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HomeVolume 28Closing health gap needs more than booze, crime control

Closing health gap needs more than booze, crime control


Improving the living conditions and reinvigorating social programs hold the key to Closing the Gap in health for Aboriginal communities.

Dr Simon Quilty

Today, National Close the Gap Day, while there is a lot of focus on alcohol, crime and violence in communities such as Alice Springs, it is the long-term, underlying issues that are the real problem here.

We are definitely experiencing difficulty in attracting, retaining and housing health professionals right across the NT, addressing this issue in isolation of the greater social disparity only makes the problem worse.

When our patients do not have adequate housing, and are living in conditions that are extremely detrimental to the health, education and basic safety of their residents, this provides fertile grounds for youth disengagement, domestic violence and social disharmony.

There is a pervasive sense of hopelessness that is a key contributing factor to the issues affecting these communities and this has been exacerbated by the social fallout after COVID which has resulted in the cessation of many social programs that previously supported many people, particularly youth, in these communities.

How does it look to our patients when doctors and nurses are provided with accommodation, when they are sleeping in shifts so they can fit in the increasing number of people needing basic shelter?

Extreme disparity exists even within our Aboriginal health workforce. Alice Springs Hospital Aboriginal Liaison Officers, who provide interpreting services essential to the delivery of health care to our patients, are the lowest paid interpreters in the country.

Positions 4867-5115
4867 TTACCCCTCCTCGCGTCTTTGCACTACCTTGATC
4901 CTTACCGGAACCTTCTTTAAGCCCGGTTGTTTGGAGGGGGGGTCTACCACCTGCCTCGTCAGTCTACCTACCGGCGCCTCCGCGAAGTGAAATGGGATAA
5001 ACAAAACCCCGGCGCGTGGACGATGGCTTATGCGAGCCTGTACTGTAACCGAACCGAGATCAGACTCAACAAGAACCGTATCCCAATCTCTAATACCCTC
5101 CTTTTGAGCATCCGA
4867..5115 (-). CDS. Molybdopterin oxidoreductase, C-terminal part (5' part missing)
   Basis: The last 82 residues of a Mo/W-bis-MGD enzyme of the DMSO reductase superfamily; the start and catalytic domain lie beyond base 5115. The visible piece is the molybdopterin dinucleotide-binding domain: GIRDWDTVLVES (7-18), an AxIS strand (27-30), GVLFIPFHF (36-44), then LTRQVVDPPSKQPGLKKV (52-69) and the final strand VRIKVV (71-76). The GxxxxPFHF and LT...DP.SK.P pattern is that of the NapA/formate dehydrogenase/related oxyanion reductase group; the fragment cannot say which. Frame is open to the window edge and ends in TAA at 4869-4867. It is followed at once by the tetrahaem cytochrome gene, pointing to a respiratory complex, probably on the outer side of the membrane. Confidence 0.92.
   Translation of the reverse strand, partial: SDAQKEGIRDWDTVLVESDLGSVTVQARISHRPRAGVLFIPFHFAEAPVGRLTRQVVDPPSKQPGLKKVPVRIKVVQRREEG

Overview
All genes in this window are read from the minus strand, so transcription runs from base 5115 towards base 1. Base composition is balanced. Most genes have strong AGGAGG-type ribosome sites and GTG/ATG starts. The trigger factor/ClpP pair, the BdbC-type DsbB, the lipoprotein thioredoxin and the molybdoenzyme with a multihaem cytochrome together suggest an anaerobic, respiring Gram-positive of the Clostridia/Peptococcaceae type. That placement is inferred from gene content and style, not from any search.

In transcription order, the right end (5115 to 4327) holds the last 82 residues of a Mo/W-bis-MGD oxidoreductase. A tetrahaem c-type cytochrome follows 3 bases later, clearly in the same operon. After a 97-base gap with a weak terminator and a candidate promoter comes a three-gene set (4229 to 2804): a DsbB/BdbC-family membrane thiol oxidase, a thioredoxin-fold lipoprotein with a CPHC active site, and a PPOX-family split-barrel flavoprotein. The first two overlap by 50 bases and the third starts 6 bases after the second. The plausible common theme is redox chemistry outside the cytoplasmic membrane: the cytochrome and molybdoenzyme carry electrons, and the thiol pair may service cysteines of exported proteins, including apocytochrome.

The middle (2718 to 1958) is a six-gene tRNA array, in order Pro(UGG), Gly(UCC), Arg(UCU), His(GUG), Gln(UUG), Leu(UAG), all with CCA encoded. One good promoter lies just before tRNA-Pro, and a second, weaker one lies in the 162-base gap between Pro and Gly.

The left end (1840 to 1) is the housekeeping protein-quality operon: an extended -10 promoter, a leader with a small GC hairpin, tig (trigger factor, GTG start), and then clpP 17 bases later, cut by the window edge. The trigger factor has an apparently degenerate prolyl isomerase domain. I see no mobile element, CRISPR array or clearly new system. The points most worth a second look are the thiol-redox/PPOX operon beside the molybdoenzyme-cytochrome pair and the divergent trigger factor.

These are essential health workers, who speak many dialects, and the value of their skills must be equitable with interpreter salaries for government services for immigrants to Australia.

NT rural doctors are also calling for parenting programs that are culturally appropriate; alcohol management programs; grants for NT general practice resulting in increased service capacity; homes with social spaces for visitors and outdoor space (fire pit) for cooking and yarning; and safe places in Alice Springs, Tennant Creek and Katherine for children to go when home situation is not safe.

Once we have plans in place to address the underlying structural issues affecting Aboriginal communities, only then can we turn our attention to addressing the quality and supply of accommodation for our health professionals.

Putting the needs of health workers so far ahead of those of the communities they serve is counter-productive, and while it may look like a band-aid fix, in reality it is undermining the health outcomes and delaying Closing the Gap.

Dr Simon Quilty

Formerly based at Alice Springs hospital and currently working with Purple House.